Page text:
Introduction Fecal immunochemical testing (FIT) is an attractive approach for colorectal cancer screening at community health centers. This budget impact analysis investigated benefits and costs of FIT outreach - with FIT kits mailed to patients, followed by reminders and phone calls - compared with point-of-care (POC) strategies. Methods Five screening and cost outcomes were simulated over 1 year at a "base case" community health center serving 1000 screening-eligible patients: (1) FIT completion among patients due for screening; (2) proportion up-to-date on screening; (3) cost per patient due for screening; (4) cost per completed FIT; and (5) total organizational cost. Uncertainty analysis investigated potential savings from optimizing staff workflows during FIT outreach. Data were collected in 2012-2014, with analysis conducted 2014-2015. Results Using POC strategies, 24.0% of patients due for screening completed FIT, versus 42.4% under outreach (18.4% absolute difference). When calculations included patients up-to-date on screening from prior colonoscopy, 41.7% were up-to-date via POC, versus 55.8% for outreach (14.1% absolute difference). POC cost $4.93 per patient, versus $30.43 for outreach ($25.50 difference). Cost per patient screened was $20.60 for POC and $71.84 for outreach ($51.24 difference). Total organizational cost was $3,779 for POC distribution and $23,315 for outreach ($19,536 difference). Outreach costs decreased by approximately one fourth under optimized workflows. Conclusions Outreach is an effective, practical, relatively low-cost strategy; costs could be reduced further by optimizing staff workflows. Despite its value, outreach costs more than POC distribution and may be difficult for community health centers to implement under current payment models.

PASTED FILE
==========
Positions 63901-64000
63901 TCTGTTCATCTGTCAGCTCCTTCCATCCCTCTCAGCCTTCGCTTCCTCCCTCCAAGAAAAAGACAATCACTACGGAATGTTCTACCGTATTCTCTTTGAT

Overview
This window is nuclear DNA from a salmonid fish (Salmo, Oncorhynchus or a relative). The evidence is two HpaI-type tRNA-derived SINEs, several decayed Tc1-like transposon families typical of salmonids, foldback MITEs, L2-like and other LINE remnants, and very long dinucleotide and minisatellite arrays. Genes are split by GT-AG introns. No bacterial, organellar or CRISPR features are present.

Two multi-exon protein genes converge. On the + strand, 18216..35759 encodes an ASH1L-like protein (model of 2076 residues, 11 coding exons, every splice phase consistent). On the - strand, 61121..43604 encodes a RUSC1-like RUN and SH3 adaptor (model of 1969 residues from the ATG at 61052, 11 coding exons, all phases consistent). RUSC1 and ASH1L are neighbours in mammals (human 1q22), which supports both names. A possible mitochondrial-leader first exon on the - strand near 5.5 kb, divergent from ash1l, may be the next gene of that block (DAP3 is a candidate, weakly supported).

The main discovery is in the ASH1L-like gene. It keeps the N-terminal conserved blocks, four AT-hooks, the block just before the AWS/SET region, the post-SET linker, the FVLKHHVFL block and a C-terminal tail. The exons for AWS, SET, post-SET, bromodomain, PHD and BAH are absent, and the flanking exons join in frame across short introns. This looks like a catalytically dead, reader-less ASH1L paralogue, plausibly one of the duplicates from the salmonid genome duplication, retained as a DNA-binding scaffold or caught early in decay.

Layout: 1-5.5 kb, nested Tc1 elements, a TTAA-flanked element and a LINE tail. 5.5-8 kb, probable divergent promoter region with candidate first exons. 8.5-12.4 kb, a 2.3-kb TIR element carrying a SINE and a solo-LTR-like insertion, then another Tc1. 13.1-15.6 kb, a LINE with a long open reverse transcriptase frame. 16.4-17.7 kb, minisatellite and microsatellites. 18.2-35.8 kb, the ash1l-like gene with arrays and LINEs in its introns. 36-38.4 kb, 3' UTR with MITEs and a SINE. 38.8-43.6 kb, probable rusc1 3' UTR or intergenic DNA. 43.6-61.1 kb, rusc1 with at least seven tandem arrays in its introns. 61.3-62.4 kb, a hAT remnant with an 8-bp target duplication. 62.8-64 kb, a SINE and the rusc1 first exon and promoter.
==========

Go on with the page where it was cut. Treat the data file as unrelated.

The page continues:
ASJC Scopus subject areas
- Public Health, Environmental and Occupational Health